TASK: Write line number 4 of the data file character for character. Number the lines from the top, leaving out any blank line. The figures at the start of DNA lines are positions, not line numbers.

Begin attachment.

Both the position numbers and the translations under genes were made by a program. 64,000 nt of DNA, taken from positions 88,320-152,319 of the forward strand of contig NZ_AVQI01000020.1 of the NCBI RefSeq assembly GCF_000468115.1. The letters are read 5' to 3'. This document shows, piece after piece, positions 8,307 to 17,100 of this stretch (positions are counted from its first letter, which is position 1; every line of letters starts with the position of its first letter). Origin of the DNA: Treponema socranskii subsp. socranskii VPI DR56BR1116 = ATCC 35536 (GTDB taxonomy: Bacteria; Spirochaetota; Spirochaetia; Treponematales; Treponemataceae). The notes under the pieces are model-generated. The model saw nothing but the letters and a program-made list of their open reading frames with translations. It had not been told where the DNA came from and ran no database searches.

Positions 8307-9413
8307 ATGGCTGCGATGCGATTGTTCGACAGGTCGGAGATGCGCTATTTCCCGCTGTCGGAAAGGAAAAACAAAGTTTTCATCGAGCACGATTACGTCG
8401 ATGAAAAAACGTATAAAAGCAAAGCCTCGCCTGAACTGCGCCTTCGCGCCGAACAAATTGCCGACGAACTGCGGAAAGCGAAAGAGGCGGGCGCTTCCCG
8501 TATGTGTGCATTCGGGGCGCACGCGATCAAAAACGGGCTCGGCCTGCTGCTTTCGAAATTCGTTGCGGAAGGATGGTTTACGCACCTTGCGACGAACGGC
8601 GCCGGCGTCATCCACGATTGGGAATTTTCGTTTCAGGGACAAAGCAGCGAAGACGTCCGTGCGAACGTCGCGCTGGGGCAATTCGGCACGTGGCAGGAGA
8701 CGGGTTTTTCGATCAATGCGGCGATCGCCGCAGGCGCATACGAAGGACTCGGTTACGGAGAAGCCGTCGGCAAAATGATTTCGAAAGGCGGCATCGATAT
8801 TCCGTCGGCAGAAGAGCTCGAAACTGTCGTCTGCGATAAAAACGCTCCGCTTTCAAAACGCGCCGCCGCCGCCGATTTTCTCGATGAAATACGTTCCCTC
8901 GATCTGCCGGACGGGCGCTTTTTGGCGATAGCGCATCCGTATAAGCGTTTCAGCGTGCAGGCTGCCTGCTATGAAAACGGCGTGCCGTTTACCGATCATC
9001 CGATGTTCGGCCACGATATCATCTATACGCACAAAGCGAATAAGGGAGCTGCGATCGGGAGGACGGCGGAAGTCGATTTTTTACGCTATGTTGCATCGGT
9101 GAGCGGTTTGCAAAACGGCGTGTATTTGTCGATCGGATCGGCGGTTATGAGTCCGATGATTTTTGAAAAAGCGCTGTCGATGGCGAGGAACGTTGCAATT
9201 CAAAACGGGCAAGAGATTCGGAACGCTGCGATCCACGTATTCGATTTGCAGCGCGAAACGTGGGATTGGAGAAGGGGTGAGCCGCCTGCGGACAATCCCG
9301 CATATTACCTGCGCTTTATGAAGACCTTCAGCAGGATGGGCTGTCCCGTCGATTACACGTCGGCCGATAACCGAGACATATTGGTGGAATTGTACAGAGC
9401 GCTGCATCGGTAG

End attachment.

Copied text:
8401 ATGAAAAAACGTATAAAAGCAAAGCCTCGCCTGAACTGCGCCTTCGCGCCGAACAAATTGCCGACGAACTGCGGAAAGCGAAAGAGGCGGGCGCTTCCCG